“I like to do business local. The furthest away I went was an antiques store in Charlottesville,” she said.

Upstairs are four suites that can be booked by guests as part of the B&B. A private suit area of the house is reserved for Ghiz and her family’s living quarters.

The B&B rooms can be booked for any visitors on any occasion, but they often host members of a wedding party over weekends, allowing everyone to conveniently stay on-site and cut down on stress throughout the festivities.

Guests enjoy a spacious upstairs back balcony overlooking the Blue Ridge Mountains. The balcony is especially conducive to watch the splendid sunsets over the mountains or catch the morning breeze, Ghiz said. There is a Juliet-esque balcony on the front of the house as well, overlooking a koi pond with a fountain, a gazebo, and gardens. The front balcony is a favorite photo spot for the wedding parties, Ghiz said.

Historic homes almost inevitably have some lore attached to them, and Winridge Manor is no exception.

Winridge Manor, it is whispered, is home to what feels like a “feminine” spirit, according to Ghiz and Pfister. Both women attested to sensing what they described as a feminine presence, which they attributed to numerous instances of windows opening on their own without explanation. They emphasized this presence was not malevolent, and therefore gave no reason to be fearful.

A variety of flowers and shrubbery grace the landscape, including an indigenous breed of rose that Ghiz said a gardener warned her not to get rid of, as it is rare. Ghiz still is learning about the different plants around the property while making some flora additions of her own.

For wedding morning breakfasts, Ghiz harvests fresh spearmint from the garden and honey made by the honeybees kept next door on Pfister’s property to include in her recipes.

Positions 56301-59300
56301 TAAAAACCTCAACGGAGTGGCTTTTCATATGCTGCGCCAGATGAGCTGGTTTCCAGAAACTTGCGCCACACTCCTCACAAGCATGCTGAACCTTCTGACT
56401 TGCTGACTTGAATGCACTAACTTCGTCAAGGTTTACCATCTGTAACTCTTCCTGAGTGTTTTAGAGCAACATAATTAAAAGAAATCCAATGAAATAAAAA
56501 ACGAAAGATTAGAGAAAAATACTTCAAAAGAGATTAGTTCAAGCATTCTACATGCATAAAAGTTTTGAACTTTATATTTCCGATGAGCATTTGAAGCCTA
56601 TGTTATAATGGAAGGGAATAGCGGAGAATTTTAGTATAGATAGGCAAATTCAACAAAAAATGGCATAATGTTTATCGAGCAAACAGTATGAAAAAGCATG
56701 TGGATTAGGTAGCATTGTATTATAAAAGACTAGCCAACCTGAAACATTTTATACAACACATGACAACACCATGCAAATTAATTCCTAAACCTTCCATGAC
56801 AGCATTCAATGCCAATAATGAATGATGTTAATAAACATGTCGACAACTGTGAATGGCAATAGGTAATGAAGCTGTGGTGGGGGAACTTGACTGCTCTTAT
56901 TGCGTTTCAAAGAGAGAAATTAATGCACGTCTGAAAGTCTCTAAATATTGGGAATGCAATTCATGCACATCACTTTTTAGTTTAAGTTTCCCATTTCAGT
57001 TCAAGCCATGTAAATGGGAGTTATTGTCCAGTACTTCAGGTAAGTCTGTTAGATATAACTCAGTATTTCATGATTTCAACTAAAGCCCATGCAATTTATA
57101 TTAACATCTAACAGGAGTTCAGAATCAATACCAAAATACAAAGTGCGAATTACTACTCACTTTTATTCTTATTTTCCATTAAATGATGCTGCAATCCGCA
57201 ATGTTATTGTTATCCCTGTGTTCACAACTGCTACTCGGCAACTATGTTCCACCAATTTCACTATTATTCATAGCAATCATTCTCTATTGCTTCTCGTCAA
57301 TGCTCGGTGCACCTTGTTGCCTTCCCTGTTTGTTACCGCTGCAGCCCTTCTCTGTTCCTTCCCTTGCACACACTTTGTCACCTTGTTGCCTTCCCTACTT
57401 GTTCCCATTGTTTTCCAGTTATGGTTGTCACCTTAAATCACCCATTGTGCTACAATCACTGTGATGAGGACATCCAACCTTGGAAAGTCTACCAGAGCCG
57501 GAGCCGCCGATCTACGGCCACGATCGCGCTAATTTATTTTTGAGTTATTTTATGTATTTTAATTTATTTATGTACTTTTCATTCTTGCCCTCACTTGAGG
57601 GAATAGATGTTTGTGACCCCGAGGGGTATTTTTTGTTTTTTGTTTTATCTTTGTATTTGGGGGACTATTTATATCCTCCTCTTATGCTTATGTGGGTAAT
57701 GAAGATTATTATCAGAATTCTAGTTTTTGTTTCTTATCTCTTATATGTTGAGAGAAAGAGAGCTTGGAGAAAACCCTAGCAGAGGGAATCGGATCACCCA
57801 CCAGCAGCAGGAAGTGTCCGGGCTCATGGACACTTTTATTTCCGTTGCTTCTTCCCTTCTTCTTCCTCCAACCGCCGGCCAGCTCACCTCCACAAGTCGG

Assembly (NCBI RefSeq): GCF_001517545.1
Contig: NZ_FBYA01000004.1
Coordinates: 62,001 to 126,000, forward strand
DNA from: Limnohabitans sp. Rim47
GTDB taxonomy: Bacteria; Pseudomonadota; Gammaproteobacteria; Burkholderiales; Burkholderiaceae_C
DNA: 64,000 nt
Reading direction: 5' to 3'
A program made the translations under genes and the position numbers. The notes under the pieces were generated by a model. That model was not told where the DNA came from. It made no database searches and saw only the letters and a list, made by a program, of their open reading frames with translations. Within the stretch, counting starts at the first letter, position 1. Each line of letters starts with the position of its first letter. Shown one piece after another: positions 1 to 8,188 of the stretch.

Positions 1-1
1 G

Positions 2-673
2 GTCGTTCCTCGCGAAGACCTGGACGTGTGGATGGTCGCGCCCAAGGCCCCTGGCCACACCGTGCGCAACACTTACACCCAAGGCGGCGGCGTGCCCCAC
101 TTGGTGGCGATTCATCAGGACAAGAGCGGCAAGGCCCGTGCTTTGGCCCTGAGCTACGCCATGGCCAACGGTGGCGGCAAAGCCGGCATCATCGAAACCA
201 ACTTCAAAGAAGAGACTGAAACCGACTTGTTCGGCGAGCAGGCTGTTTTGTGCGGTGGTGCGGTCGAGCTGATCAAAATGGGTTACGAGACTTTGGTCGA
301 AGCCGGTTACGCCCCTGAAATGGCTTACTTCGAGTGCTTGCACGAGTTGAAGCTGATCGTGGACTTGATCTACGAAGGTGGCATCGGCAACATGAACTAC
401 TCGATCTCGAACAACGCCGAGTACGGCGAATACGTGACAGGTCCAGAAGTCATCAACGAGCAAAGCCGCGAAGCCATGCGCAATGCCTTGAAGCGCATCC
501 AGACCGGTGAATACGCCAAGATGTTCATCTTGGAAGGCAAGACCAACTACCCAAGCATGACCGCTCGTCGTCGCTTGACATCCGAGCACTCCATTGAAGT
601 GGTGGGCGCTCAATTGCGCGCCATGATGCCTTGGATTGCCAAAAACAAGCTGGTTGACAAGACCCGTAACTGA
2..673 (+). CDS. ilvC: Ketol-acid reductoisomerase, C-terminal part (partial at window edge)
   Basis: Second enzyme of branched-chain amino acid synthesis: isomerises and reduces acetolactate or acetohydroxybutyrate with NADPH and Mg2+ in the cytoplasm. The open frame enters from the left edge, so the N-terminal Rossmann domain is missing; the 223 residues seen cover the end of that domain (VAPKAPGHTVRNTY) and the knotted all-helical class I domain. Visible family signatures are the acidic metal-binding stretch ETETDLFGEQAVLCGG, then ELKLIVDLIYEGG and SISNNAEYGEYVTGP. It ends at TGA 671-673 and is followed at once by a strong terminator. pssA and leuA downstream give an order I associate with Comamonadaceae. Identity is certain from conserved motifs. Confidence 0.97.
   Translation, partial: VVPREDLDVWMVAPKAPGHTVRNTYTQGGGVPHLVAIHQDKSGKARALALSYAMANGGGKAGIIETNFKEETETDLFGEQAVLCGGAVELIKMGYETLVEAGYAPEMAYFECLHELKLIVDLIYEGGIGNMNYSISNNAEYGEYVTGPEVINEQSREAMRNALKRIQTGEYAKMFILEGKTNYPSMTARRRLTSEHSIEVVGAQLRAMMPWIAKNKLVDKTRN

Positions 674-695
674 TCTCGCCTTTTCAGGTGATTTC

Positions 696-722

Among the team of independent contractors that work with Winridge Manor on weddings is a gardener who maintains the landscape.

Couples have several options for a ceremony set-up on site, including a gazebo; a Greek arbor; a backyard area backdropped by the Blue Ridge; and a faux churchfront backdrop. Trellises over walkways have climbing vines woven about them, adding to a whimsical look. The property also has a barn and a handful of sheds from its former days more than 100 years ago. An expansive covered reception pavilion is situated in one corner of the yard beside the house.

Ghiz has a few upgrades planned for the pavilion: she wants to sand down the pavilion floors to uncover the original, and add wooden tables, as well as put French doors on one location in the main house. In the meantime, however, she is not unpleased with the pavilion’s current state.

Pfister said she was thrilled Ghiz is the manor’s new owner. With a genuine love for the preservation of its history, she knows the beloved house is in good hands.

“I’m glad someone’s here that really appreciates this house, and taking good care of her,” Pfister said.

Ghiz has a vision to expand Winridge Manor’s offerings as an events venue, and bed and breakfast.

She said she would like to eventually host other events at the site, like conferences and retreats, and is planning to open the house as a respite site for mothers of children with special needs: a quiet, relaxing place where these moms can regroup, taking much-needed restorative time for themselves. Ghiz, who has a special needs child of her own, learned of the need for more maternal respite sites through an organization she has worked with.

“They need respite without anyone else,” Ghiz said. “They each get their own room. If they want to talk with each other, that’s great. If they want to just hang out in their room, if they want to come down I serve them a beautiful breakfast… I’m very excited to do that, too. I hope that becomes a Winridge tradition.”

The future looks promising for Ghiz’s tenure at Winridge Manor and her focus on service.

“I just love everything about Winridge Manor. I am just thrilled to be here, thrilled to be her steward now,” Ghiz said.

PHOTOS: Preservation in mind for owner of historic home turned wedding venue

Winridge Manor, tucked in rural Madison Heights, transformed into a bed and breakfast and a wedding venue since its initial construction as a private home — and its service-minded owner has visions for preserving its history and soul while expanding the property’s offerings.